(Shyla Cadogan/ Study Finds) — Although modern medicine has found some connections, scientists still don’t have all the pieces of the puzzle when it comes to dementia onset. However, a new international study of over 28,000 people may help clear up some of that confusion. Researchers say their findings provide the most compelling evidence to date that lowering blood pressure decreases dementia risk.
Dementia affects approximately 50 million people across the world, and that doesn’t include the families and loved ones who care for many of these individuals. Rates are likely to triple by 2050, due to the world’s increasing elderly population. Moreover, cost of care for the condition in the United States ranges from $20,000 to 40,000 per person annually.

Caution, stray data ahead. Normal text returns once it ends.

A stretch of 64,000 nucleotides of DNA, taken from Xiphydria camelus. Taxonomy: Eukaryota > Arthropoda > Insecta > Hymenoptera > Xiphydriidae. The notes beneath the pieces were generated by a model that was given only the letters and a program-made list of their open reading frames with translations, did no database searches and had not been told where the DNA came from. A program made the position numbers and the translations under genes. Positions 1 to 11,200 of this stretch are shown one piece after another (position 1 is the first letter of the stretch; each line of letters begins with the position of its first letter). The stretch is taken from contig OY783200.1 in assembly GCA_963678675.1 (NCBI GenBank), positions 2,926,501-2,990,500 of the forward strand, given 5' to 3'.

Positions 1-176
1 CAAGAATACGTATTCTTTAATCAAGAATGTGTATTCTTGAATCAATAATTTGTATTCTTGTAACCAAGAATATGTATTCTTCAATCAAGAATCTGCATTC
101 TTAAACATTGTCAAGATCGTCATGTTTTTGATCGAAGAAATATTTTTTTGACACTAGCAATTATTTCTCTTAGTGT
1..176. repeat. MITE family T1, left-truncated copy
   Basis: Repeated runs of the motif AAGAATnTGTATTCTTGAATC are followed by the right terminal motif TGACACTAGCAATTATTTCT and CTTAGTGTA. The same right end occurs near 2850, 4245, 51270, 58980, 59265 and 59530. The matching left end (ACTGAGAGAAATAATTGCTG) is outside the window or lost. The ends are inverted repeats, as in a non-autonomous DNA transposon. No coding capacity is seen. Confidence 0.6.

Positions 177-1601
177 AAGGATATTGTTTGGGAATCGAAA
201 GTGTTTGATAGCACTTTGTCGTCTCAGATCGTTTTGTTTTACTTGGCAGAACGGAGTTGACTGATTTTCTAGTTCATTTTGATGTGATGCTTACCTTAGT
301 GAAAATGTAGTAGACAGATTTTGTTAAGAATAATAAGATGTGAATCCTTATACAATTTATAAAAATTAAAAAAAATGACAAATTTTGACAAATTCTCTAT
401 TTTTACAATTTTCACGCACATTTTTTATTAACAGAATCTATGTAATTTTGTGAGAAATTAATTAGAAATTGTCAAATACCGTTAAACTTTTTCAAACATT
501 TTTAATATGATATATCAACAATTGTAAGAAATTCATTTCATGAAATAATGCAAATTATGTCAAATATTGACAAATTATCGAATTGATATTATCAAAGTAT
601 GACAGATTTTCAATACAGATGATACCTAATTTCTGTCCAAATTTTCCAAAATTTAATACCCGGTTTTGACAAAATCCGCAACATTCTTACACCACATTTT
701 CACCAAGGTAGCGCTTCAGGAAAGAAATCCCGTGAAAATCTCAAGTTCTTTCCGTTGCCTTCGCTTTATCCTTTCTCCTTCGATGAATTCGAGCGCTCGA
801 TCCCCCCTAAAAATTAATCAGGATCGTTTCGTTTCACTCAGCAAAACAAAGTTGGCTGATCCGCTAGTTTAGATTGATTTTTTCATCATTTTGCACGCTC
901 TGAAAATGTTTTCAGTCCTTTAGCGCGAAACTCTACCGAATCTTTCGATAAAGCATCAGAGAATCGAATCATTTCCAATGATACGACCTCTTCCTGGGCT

Dr. Ruth Peters, an associate professor at UNSW Sydney and program lead for dementia researchers at The George Institute’s Global Brain Health Initiative, says that while there are several trials that have examined the health benefits of decreasing blood pressure, many don’t explore the link to dementia outcomes, and even fewer have used a reliable placebo-controlled design. (…)